Purpose. Adverse intrauterine growth induced by maternal undernutrition during pregnancy (MUN) is associated with low birth weight of the offspring and later development of hypertension. This process, known as fetal programming, has less impact on female offspring, which exhibit lower levels of blood pressure in adult life compared to males. Given the role of oxidative stress in the development of cardiovascular diseases we aimed to asses if fetal programming induces perinatal alterations in oxidative-antioxidant balance and the possible differences between males and females.
Methods. Sprague Dawley rats were used. Control (C) dams were fed ad libitum during pregnancy and lactation. MUN dams were fed 50% of the calculated ad libitum daily intake during the second half of gestation and returned to ad libitum diet during lactation. Offspring from both groups was standardized to 12 pups/litter (6 males and 6 females) and the rats were used at weaning (21 days). The rats were weighted at birth and at weaning. A blood sample was obtained by cardiac puncture at day 21 and the following parameters were measured in plasma: protein carbonyls, thiols, glutathion (spectrophotometric methods); total antioxidant capacity (TAC) and superoxide anion scavenging activity (SOSA) (luminometer) and catalase activity (Amplex red, fluorescence).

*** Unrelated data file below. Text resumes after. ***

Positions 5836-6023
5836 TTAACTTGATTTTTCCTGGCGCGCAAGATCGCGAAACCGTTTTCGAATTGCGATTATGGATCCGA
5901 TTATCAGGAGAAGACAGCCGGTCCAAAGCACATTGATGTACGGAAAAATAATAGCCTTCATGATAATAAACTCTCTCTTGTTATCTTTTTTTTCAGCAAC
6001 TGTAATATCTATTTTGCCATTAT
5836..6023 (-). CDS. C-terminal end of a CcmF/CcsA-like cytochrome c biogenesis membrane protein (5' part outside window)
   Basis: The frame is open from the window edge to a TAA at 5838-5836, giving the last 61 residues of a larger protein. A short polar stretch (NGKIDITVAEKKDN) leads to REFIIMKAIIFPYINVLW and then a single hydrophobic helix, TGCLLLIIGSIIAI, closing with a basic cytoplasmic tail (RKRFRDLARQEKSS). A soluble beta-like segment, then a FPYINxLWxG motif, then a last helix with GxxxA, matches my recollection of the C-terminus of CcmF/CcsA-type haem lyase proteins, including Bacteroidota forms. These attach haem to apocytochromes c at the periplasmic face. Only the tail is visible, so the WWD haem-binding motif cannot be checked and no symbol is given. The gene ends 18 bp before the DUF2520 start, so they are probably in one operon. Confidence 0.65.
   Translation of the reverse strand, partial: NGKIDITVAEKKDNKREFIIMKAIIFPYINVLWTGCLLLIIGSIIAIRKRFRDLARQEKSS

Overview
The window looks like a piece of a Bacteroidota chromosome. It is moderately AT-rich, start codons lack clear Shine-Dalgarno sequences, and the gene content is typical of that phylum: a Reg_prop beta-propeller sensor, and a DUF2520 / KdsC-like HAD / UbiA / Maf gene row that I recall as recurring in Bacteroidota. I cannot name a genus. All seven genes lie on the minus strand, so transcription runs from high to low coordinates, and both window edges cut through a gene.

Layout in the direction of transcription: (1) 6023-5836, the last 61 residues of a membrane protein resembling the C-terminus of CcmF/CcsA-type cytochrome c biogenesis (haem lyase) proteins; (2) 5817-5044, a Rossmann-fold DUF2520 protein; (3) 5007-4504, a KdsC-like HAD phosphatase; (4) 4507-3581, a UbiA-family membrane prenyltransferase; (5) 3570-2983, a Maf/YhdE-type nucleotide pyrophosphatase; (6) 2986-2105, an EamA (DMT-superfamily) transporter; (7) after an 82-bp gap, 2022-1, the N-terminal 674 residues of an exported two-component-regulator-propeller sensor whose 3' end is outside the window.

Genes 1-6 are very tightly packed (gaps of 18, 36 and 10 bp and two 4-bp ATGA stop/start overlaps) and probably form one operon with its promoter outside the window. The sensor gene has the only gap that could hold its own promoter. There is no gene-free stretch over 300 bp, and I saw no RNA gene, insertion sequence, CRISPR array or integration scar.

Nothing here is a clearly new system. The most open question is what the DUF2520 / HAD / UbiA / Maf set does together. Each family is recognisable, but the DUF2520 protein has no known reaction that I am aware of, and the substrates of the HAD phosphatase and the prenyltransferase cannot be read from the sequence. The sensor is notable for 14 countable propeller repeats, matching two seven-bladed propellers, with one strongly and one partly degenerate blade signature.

Results. Compared to C offspring, MUN rats exhibited a reduced weight at birth and at weaning. The weight difference was similar in males and females. Male MUN rats showed: 1) reduced plasma thiols, glutation, and SOSA levels; 2) increased carbonyl levels and 3) no differences in TAC and catalase activity. Female MUN rats showed no differences in any of the parameters measured, compared to female control rats.
Conclusions. These data suggest that fetal stress induced by maternal undernutrition in pregnancy affects the oxidative status at an early stage of development with a sex-dependent pattern. The lower level of plasma antioxidants in male offspring is likely to contribute to the higher level of hypertension developed by males compared to females in adult life.